During my soccer career, I always wanted to increase my agility. I wanted to win every 50/50 ball to the point where I didn’t refer to them as 50/50’s. In my mind, it was my ball to lose, not a coin toss. The mental shift may have contributed something to helping improve my agility, but in reality, I was only consciously training change-of-direction (COD). There is a second component to agility, though, and it wasn’t until college that I actively pursued training it.
Before we go on, I want to define agility and change-of-direction.
Change of direction (COD): The ability to change initial direction to a predetermined location.
Agility: The ability to change direction or velocity in response to a stimulus.
Both involve changing direction, but agility adds a mental element, as it’s your overall ability to react to the unknown. Great players excel at reading the movements of other player and quickly determining what to do next. Most of the time agility is viewed as a defensive ability, but for this example you should watch Messi use his agility to meg these defenders, since it is much more exciting than watching defensive highlight videos.
Clearly Messi isn’t just guessing where to place the ball. He anticipates and then reacts based on the defender’s position.
There is plenty of literature to suggest that agility and COD are different skills (1,2,3). This diagram does a good job at showing how the two are related:
To maximize sports performance you need change of direction, but inevitably want agility. Early in my soccer career all my training was devoted to COD drills, sprinting from one know point to another. I did get faster at COD, but the best players also have high levels of perceptual cognitive speed (PCS), and only training COD will not improve it.
PCS sound a little too cerebral for an article that’s so far been about megging defenders. Instead of PCS we will use mental ability, which is really a player’s ability to “read” the game.
In fact, faster COD does not predict the best players, but agility may. In my favorite example, Australian football players were split into two groups based on the previous year’s personal performance, high performing (HP) and lower performing (LP) (3). The HP players were 5% faster during agility tests but not faster during COD test.
What really separated the groups was not how quickly they could run, but how quickly they concluded which direction they needed to cut.
What makes up mental ability?
Modified from: Nimphius, Sophia. “Increasing Agility.” High Performance Training for Sports. 2014: Human Kinetics, n.d. 185-97. Print.
We see an example of mental ability in action in this group of elite youth soccer players, who were 12% more accurate in anticipated passing direction than sub-elite players during game play. Anticipation allows you to be in the right place at the right time because you know where the ball is going.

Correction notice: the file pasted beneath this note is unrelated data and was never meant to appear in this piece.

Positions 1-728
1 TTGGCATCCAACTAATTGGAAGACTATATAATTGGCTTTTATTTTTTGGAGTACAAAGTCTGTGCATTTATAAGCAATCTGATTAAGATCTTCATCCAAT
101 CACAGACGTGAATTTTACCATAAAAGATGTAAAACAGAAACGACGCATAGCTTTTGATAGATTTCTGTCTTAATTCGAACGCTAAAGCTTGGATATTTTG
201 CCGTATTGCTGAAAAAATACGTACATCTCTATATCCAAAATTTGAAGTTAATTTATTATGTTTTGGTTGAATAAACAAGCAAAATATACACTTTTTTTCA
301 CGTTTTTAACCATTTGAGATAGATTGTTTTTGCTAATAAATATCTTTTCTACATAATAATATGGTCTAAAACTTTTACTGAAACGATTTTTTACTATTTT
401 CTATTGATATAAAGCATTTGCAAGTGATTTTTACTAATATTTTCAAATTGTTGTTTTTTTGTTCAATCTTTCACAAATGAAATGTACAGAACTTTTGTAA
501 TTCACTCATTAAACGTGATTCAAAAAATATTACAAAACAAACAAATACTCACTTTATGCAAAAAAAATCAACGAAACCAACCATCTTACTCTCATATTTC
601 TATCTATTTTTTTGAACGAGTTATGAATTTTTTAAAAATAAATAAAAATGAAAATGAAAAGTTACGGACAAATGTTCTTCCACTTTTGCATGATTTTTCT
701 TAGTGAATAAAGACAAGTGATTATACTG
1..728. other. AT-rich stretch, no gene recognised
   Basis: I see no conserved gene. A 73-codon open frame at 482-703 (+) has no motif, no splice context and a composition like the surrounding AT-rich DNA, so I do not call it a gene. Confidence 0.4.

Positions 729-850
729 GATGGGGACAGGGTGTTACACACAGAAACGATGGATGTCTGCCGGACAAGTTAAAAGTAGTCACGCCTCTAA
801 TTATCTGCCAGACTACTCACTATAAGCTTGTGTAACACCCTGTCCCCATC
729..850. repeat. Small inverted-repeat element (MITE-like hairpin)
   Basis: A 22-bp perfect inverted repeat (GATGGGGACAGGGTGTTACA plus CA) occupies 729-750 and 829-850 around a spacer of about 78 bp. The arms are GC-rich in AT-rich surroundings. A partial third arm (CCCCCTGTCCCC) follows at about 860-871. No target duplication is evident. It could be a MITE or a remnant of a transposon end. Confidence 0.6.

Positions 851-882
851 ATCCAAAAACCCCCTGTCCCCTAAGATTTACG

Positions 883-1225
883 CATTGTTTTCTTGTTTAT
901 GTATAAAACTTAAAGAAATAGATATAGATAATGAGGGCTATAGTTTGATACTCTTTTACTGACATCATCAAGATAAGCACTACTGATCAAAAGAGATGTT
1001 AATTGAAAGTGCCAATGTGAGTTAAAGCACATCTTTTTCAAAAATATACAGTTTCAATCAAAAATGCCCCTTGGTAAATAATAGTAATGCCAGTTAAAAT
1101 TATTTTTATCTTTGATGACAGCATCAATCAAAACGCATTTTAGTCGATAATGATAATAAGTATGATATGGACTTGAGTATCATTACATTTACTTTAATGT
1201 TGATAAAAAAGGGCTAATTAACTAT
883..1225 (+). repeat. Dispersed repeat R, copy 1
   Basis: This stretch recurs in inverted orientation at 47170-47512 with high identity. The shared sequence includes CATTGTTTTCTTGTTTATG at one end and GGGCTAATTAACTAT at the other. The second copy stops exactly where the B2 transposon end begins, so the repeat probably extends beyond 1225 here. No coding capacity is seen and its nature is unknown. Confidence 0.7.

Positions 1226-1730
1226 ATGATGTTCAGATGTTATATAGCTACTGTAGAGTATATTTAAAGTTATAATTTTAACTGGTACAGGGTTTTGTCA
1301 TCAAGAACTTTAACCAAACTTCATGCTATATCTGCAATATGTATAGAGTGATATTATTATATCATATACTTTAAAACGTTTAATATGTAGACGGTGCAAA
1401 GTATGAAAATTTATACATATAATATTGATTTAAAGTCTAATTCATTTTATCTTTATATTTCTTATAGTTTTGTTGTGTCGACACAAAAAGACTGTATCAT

It’s tempting to believe that these agile athletes simply have faster reactions in general. Fortunately that has been tested for, and elite soccer players are not faster than inexperienced players when testing reaction time using flashing circles (5). This suggests that agility and accuracy is learned, not genetic or predetermined.
The real question is should you be focusing on COD or mental ability?
Most of your training time should still be spent on COD. Most young athletes are nowhere near as strong or as fast as they could be, so training their physical abilities will almost always have a high potential for growth. Most likely you’re already working on COD though, with conditioning drills, playing, plyometrics and strength training. Mental ability training can be incorporated alongside traditional COD training, and by training both at once you can start unlocking your athletes’ full potential.
Here are 2 ways you can start addressing mental ability.
Instead of only used traditional line drills for conditioning, incorporate reactive directional elements. In the example below you will sprint 5 yards and then react at the green dot to a coach or teammate passing the ball left or right. It should feel like a hard sprint with one decisive cut to the ball.
I’d use the drill above as a teaching opportunity to teach you how to read body position. Nearly any drill you already do can be altered to improve metal ability if it involves teaching an athlete where to look and what to look for. In this drill you want your athletes to focus on the coach’s hips as they prepare to kick. If they are only watching the ball, they will only be training how to fall for fakes on the field.
With both mental and physical components it’s essential that the drills require you to react to sport specific movements. Simply pointing a hand to cue a reaction won’t help a soccer player read an opponent. You can use hand pointing to teach how to cut and turn, but that is training COD, not mental ability to read soccer specific cues.
Despite a long name, perceptual cognitive speed (our mental ability) is simple to implement by adjusting some of your classic conditioning drills to add a reactive element that is sport specific. Ideally the drills are done at the beginning of practice, when athletes are mentally sharp.
Adding specific coaching cues about where an athlete should look or what to look for is another way to integrate mental ability into drill you already use.
By incorporating the mental aspect of agility into regular practices, players will improve faster and start feeling more confident on the field.